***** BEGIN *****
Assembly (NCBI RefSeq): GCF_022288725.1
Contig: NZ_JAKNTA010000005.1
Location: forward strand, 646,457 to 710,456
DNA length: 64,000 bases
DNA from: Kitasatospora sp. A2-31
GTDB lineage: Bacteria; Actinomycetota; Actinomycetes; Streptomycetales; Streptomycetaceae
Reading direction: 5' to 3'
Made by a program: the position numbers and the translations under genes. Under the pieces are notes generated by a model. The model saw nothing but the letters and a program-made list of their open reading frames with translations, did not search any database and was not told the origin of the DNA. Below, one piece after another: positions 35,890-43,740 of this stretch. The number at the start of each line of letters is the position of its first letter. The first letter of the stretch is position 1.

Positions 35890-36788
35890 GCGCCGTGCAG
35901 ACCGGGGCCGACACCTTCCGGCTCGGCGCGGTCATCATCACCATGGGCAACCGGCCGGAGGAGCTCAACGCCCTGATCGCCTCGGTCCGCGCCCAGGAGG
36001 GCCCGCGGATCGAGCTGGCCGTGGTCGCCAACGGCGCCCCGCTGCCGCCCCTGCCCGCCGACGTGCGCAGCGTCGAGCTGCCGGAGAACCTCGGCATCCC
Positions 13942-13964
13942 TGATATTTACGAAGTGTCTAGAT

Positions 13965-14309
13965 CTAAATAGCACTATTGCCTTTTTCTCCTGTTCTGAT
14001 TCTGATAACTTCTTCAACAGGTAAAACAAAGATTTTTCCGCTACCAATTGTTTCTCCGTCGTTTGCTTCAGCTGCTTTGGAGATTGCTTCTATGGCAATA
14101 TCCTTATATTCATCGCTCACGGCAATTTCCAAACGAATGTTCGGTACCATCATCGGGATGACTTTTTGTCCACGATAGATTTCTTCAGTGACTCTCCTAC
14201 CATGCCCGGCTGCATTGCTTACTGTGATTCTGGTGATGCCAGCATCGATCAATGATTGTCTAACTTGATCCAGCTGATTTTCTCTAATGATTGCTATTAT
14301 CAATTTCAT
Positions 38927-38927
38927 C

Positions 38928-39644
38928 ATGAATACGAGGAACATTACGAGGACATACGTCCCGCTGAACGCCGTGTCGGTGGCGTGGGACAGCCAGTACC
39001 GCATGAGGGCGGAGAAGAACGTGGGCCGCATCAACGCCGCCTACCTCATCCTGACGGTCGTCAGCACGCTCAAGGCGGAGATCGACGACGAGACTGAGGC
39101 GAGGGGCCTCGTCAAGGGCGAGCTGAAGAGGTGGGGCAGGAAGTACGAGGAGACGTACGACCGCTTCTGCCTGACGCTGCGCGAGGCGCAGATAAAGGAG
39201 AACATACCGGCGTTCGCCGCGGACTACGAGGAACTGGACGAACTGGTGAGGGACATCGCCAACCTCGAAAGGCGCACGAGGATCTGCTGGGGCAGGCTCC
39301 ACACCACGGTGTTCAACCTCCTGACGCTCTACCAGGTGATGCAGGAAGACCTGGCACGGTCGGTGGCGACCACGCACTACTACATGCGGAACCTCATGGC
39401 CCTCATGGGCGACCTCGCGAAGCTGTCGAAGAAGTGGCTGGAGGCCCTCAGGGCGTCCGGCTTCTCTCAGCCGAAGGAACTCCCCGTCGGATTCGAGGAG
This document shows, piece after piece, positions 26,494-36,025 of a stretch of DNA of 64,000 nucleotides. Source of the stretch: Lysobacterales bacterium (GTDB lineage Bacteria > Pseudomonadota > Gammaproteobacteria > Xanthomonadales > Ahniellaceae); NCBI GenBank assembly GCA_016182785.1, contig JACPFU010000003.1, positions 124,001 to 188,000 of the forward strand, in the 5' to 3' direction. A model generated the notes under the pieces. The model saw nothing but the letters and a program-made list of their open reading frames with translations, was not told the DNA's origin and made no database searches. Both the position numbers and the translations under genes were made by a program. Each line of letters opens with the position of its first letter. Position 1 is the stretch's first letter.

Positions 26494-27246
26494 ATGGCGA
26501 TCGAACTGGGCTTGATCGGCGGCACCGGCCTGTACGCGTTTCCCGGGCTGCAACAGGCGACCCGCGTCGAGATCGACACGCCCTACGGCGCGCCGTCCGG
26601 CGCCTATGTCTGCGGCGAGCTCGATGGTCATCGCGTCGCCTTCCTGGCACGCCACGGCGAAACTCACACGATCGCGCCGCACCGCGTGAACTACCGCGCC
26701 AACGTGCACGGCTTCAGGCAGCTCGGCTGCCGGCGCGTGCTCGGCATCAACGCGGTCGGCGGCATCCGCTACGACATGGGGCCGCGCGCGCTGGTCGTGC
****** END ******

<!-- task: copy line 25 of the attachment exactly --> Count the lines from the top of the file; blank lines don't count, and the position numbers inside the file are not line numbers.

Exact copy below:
39001 GCATGAGGGCGGAGAAGAACGTGGGCCGCATCAACGCCGCCTACCTCATCCTGACGGTCGTCAGCACGCTCAAGGCGGAGATCGACGACGAGACTGAGGC